Female hair loss: What you need to know to get your confidence back 16



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It can be sad to look back at those photos of yourself with thick, luscious hair but truly, many women in their 60s experience hair loss, so you are definitely not alone.

If you’ve been seen a noticeable difference in the thickness of your hair and more clumps in the shower, you might be wondering how this happened and how you can prevent it.

Here’s what you need to know to gain your confidence again.

Patterned hair loss

Patterned hair loss is a progressive hair loss that occurs in a specific pattern, however the pattern in men is different to the pattern in women. Men see their hair thinning at their temples and eventually a bald spot on the top of the head. Women typically see thinning all over, and may only find out their have patterned hair loss when they put their hair up in a ponytail or notice their part has widened.

All men and women will be affected by patterned hair loss at some stage in their lives, though thankfully for women, the hair loss is mild and only occurs later in our life. But that isn’t to say it isn’t shocking when we realise it’s happening.

How is female hair loss treated?

You may have heard of topical medications to treat hair loss, and some doctors may recommend Rogaine to get thicker hair, though the results are varied. It’s recommended that you see a doctor if the hair loss is severe and sudden, as this may be the sign of something more serious.

Should I change how I take care of my hair?

If your hair is thinning, you don’t need to change what you’re doing, as more often than not, the balding cannot be prevented through regimen alone. Sometimes women think they should stop washing or colouring their hair but there is no need to stop as the integrity of the existing hair will be the same as years before.

Can hair loss be a sign of a more serious problem?

Hyperandrogenism, a medical condition characterised by excessive production of male hormones called androgens, can cause hair loss in affected women. It can cause metabolic syndrome, a combination of five medical conditions including obesity and high blood pressure that increase the risk of diabetes, heart attack, and stroke.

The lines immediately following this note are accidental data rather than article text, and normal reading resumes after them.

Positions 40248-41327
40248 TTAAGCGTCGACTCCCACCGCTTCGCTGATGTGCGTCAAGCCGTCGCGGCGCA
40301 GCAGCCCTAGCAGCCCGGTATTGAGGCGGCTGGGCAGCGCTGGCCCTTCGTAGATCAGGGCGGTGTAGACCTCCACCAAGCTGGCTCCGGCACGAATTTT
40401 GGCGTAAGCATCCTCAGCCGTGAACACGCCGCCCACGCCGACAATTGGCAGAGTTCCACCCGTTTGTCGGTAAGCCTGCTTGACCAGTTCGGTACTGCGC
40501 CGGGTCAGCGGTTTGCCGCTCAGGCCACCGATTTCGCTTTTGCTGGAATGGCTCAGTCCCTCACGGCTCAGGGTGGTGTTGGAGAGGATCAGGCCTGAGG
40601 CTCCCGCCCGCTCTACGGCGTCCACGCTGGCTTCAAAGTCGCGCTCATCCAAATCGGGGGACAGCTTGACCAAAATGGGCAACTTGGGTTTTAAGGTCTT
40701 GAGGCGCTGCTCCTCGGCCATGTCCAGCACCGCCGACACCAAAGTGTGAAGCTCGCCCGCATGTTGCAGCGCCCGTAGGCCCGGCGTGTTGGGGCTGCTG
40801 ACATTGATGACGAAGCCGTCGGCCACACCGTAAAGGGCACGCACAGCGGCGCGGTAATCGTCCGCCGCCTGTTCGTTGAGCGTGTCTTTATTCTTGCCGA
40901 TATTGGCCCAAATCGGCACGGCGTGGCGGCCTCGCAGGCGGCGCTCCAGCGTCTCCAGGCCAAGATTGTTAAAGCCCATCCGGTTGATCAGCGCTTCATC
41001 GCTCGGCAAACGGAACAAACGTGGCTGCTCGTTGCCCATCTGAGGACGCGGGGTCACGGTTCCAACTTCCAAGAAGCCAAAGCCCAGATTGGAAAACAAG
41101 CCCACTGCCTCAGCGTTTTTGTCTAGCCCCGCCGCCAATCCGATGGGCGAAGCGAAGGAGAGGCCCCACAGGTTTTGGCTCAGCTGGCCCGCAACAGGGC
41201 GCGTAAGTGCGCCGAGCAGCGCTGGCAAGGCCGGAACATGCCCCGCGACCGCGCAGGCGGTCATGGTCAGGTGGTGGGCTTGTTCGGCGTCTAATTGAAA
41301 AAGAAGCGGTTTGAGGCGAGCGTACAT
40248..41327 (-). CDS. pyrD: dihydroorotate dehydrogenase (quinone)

Your diet could be causing hair loss

Poor nutrition may be causing your hair loss, as a diet that is nutrient-deficient causes hair shafts to weaken. To ensure you don’t lose hair earlier or more rapidly than you should, make sure you intake enough of these:

  • Vitamin A
  • B Vitamins, including B6 and B12
  • Vitamin C
  • Biotin
  • Copper
  • Zinc
  • Iron
    • Walnuts
    • Spinach
    • Carrots
    • Greek yoghurt
    • Eggs

Can my medications be at fault?

Blood thinners and medication for gout can make hair fall out. It also goes without saying that chemotherapy medications target cell production, making you lose hair.


Tell us, have you experienced hair loss? What have you tried to stop it or mask it?

Starts at 60 Writers

The Starts at 60 writers team seek out interesting topics and write them especially for you.

  1. Yep. Mine is thinning, I think everyone experiences some thinning but mine is fine hair and as I get older it will show.
    Its genetic. Can you do anthing about hair thinning that is inherited?
    I keep forgetting to ask my doctor.

  2. It could also be related to thyroid probs, so best see dr if you think it is thinning out just a bit too much.

  3. I’m losing more than the usual amount of head hair at the moment and have just been diagnosed with a very low amount of Vitamin D as the reason. So the answer would be to get it checked out before you think the worst of why anything is happening.

  4. My hair is fine but I have plenty of it. It is only when it is washed that I notice it has thinned, but when it dries it looks okay.

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